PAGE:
I don’t know if everyone feels the same way about their dog, but I love my sweet idiot. We’re both have our flaws, but love hunting together.
Why: Most western hunters carry a pair of binoculars on their chest while scouting and hunting. Between harnesses and pouches, there is a plethora of options on the market right now. They all serve the same general purpose, but the well thought out design of the Marsupial Gear Binocular Pack shines in comparison.
Flip forward opening: Both the Marsupial Gear Binocular Pack and the Rangefinder pouch’s lids fold forward and can be secured with one hand out of the way. The lids of both the bino harness and the range finder are fastened with high quality magnetics for a solid closure.
Made in the USA: All Marsupial Gear products are handmade right here in Phoenix, Arizona.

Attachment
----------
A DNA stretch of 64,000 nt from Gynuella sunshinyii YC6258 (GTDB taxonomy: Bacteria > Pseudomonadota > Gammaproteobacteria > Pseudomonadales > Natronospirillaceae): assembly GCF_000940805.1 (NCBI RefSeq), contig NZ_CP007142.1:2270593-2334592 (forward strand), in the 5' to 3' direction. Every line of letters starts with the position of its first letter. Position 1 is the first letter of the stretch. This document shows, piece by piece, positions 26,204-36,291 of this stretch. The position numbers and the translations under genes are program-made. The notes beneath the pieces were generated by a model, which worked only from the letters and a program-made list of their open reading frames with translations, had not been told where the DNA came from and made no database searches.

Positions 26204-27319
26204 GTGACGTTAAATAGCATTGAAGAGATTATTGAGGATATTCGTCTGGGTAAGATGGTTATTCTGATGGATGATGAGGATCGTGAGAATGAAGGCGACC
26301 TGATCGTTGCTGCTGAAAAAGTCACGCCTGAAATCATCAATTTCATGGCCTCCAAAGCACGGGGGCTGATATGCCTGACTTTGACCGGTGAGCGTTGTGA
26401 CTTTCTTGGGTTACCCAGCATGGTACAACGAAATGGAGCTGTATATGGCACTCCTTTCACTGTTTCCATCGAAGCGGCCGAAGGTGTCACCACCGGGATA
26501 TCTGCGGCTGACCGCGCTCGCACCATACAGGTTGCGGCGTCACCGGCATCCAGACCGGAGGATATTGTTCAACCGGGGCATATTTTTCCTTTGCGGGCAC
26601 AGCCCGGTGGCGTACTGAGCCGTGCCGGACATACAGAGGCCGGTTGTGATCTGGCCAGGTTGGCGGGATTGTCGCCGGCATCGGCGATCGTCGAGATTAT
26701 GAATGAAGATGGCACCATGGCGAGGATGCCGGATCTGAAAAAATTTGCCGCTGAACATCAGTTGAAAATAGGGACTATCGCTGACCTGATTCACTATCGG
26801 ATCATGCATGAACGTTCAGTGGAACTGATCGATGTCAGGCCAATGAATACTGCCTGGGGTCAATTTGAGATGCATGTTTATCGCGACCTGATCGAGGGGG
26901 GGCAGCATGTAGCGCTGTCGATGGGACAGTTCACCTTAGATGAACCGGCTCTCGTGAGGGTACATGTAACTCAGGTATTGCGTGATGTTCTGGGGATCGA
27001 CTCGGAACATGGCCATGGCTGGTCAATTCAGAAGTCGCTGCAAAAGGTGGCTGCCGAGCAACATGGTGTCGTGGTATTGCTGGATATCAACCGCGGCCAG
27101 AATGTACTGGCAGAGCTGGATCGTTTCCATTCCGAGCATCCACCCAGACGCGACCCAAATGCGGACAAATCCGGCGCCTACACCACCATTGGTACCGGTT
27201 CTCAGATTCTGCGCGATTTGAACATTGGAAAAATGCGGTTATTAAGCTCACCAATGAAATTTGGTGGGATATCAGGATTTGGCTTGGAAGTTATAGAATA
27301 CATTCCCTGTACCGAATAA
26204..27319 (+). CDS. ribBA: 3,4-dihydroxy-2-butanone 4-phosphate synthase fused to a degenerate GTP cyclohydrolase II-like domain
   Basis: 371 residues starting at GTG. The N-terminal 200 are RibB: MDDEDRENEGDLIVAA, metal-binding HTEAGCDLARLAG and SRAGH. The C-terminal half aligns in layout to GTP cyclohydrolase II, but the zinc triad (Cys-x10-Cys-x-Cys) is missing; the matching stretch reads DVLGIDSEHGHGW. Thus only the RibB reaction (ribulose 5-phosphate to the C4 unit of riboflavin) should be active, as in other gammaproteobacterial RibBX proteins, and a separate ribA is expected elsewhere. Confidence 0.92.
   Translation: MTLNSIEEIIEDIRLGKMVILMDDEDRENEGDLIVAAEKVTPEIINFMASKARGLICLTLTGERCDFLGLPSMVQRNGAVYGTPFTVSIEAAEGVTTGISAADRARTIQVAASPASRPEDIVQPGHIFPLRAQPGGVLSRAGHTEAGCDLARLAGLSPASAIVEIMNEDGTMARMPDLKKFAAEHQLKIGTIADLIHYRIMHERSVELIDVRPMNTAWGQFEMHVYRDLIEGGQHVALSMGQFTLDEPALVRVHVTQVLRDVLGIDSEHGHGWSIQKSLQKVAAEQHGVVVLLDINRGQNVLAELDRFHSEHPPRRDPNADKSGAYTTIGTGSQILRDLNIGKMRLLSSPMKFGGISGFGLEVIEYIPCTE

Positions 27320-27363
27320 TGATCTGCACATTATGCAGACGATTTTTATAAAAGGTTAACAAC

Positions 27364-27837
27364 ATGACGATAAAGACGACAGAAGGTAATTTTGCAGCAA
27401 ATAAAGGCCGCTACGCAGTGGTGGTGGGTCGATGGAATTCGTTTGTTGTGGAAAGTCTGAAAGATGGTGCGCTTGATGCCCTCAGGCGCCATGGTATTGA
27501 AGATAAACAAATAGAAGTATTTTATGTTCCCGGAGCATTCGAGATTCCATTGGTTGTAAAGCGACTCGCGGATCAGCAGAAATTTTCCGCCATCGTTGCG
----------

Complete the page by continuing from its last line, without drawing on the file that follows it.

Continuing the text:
I’ve been running the Marsupial Gear Binocular Pack and Rangefinder Pouch for the past year and absolutely love this combo. The first thing that stands out is the overall layout of the binocular pack. The streamlined exterior does not have any hard corners for gear to get snagged on. The front of the pouch has one zipper pocket which is perfect for a tag/license or a couple extra rifle rounds. Two stretchy side pockets sit on either side of the Binocular Pack which hold a wind indicator bottle perfectly. The interior of of the Binocular Pack is lined with a high quality fleece making for soft protection for optics and quiet access to them when needed.